Organize a chest freezer in 5 easy steps

An extra freezer in your garage or basement has great advantages. If you enjoy hosting large gatherings, having the extra space to freeze a ready meal or store frozen snacks (hey, no judgment) can ease some stress leading up to the event. event. Or maybe you have a large family and like to buy in bulk. Gone are the days of trying to squeeze a 10-pound bag of chicken into the tiny freezer attached to your fridge.

A freezer with extra space to store frozen foods and meals will not only make preparing for an event easier, but it can also save you some money. You can take advantage of the sale knowing you won’t be cramming your regular freezer. However, a disorganized chest freezer can lead to food waste. While we may think they can be safely stored in the freezer for a long period of time, frozen foods go bad after a while. If you don’t keep track of what you put in a freezer, things can easily slip through the cracks.

Do you feel like your freezer could use a good cleaning session? Follow along to learn how to organize a chest freezer faster than whipping up a pan of lasagna to put in it.

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1. Clean up what doesn’t belong or went bad

Editing the contents of your home doesn’t have to take as much time as you might think. Your freezer is only a small area, so consider this task necessary rather than daunting.

Lay down a towel or two on a nearby surface, or set up a folding table, and start pulling everything out of the freezer. If the original packaging has an expiration date past its prime or if you are unsure of its contents or if you have frozen it, chances are it is no longer good. Evidence of freezer burn is another obvious indication. Continue to shrink items until you only have food that is still good.

2. Sort food by type

Once you’ve cleaned up, the next step is sorting. For frozen foods, create categories such as meats, fruits and vegetables, ready meals (further separated by homemade and store bought if you like), infant foods, sweets such as ice cream tubs, pizza, and so on. This process not only gives you an idea of ​​what you might need to stock up on, but also helps you create zones in your freezer.

3. Organize zones with containers

Now comes the part where you can embrace your inner Marie Kondo and get creative with containers. Your freezer isn’t on display for anyone to ooh and ahh over, so think functionality over design. The appearance of your chosen organizers is not so important. However, the material is key if you want them to hold up over time.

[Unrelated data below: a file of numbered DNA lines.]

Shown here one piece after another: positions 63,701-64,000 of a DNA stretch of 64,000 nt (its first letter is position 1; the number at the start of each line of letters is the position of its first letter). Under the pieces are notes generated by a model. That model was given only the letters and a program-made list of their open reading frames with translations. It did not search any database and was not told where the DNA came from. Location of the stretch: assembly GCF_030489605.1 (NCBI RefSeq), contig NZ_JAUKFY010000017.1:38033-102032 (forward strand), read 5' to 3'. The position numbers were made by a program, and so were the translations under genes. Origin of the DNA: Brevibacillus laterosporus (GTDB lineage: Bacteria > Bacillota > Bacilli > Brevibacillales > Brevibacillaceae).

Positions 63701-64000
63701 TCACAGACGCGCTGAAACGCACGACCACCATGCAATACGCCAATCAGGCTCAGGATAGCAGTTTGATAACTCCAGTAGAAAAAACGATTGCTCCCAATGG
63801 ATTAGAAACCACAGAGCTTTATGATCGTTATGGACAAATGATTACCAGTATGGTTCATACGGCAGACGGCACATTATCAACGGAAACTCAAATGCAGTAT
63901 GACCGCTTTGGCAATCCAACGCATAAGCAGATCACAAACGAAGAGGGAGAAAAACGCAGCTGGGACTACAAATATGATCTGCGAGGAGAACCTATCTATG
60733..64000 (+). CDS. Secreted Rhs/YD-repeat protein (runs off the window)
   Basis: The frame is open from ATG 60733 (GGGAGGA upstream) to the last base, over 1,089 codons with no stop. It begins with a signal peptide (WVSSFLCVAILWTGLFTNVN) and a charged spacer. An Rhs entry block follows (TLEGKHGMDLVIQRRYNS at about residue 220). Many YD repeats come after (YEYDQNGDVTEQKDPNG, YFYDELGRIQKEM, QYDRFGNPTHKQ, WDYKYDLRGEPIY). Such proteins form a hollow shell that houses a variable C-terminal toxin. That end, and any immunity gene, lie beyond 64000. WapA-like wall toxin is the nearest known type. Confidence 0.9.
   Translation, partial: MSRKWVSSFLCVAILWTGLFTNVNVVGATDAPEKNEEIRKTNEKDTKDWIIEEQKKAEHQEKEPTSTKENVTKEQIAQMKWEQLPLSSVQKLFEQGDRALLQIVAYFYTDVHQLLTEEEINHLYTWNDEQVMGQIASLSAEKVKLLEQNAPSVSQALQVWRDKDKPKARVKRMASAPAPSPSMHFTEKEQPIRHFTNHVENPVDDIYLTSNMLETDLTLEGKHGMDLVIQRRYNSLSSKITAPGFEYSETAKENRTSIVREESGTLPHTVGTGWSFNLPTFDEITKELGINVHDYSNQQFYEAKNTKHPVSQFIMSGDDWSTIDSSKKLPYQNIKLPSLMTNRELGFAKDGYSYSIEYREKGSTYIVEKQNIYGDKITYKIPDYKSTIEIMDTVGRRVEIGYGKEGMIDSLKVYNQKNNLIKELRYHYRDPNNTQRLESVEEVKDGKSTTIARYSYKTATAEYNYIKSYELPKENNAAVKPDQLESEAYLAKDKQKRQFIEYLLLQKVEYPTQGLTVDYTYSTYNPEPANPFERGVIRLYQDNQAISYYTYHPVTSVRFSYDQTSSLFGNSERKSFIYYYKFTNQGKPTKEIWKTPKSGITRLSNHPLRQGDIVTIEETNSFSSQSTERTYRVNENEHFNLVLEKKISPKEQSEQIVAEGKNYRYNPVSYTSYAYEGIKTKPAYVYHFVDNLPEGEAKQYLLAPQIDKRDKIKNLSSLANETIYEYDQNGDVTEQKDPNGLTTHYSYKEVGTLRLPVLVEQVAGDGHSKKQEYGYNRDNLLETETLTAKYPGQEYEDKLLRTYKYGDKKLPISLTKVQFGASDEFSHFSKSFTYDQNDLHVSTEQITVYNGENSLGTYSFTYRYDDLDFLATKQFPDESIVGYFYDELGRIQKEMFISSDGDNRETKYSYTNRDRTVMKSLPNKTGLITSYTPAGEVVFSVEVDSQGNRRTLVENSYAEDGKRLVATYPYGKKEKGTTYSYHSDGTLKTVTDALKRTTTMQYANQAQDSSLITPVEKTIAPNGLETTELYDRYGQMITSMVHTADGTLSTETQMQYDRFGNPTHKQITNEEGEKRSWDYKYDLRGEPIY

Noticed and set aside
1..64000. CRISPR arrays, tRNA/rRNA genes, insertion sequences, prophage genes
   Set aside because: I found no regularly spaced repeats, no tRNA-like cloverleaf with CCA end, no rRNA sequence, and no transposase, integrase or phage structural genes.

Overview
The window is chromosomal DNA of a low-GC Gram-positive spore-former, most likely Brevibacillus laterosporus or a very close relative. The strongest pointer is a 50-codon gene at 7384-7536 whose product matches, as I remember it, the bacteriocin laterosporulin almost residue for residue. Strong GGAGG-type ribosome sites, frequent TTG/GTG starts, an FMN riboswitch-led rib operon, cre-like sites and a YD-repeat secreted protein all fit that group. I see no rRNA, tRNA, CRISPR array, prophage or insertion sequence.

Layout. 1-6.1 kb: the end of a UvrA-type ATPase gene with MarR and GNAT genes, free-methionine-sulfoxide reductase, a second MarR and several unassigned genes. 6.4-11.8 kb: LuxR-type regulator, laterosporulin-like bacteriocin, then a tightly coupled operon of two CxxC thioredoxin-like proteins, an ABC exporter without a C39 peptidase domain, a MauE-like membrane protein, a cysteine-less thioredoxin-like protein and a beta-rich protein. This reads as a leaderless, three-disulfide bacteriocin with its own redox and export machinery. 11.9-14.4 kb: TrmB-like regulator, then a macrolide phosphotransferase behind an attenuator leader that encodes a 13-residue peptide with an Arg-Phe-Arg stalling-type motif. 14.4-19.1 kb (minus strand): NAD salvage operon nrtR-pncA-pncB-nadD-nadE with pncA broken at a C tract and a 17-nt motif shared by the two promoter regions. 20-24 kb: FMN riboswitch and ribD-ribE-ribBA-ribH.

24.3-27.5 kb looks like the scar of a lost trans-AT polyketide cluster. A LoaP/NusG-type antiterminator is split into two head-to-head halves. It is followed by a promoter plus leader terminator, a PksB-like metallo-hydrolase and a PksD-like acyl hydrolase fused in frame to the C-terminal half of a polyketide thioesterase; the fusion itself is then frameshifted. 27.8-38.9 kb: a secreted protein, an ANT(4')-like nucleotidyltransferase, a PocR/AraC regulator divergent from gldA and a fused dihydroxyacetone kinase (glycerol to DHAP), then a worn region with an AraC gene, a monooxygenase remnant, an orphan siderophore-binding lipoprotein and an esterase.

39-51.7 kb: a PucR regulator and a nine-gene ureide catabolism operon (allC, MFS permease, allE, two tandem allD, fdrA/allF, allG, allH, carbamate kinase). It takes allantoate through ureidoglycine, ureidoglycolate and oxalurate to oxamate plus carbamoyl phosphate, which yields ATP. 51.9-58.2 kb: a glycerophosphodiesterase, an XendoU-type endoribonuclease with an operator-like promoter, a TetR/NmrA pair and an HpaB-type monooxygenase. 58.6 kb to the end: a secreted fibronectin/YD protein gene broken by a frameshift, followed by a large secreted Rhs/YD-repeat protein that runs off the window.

It’s tempting to recycle cardboard boxes for freezer storage, but paper softens and falls apart when wet. Plastic baskets are suitable for use in freezers, but make sure they are made of a sturdy material so they won’t crack if you put something heavy in them. Look for containers designed specifically for use in refrigerators and freezers, such as acrylic stackable bins.

Or jump on the eco-friendly organization trend and use reusable silicone bags. Of course, resealable plastic bags can withstand extended periods of time in the freezer. However, the reusable version is more durable, seals better and drastically reduces plastic waste. If you store a lot of your food in bags, place them upright in a container so they don’t get buried.

Regardless of the containers you choose, keep freezer zones separate and make sure everything is clearly visible so you can easily reach in to grab what you need.

4. Label everything you can

Whether you’re organizing a small freezer or an oversized freezer, things will need to be stacked vertically, so labeling is a critical step. This prevents questions afterwards about what is actually in each frozen container. Also mark the expiration date or at least the date you made the item or meal. Mark single-use bags with a permanent marker and apply a moisture-resistant label sticker to reusable containers.

5. Keep an inventory and check it regularly

If you want to take it one step further when it comes to organizing a freezer, keep a list of items you currently have in the freezer along with important information such as expiration dates or cooking instructions. You can do this electronically on a spreadsheet or have a physical list on a clipboard hanging by the freezer so you’re less likely to forget to keep track of it.

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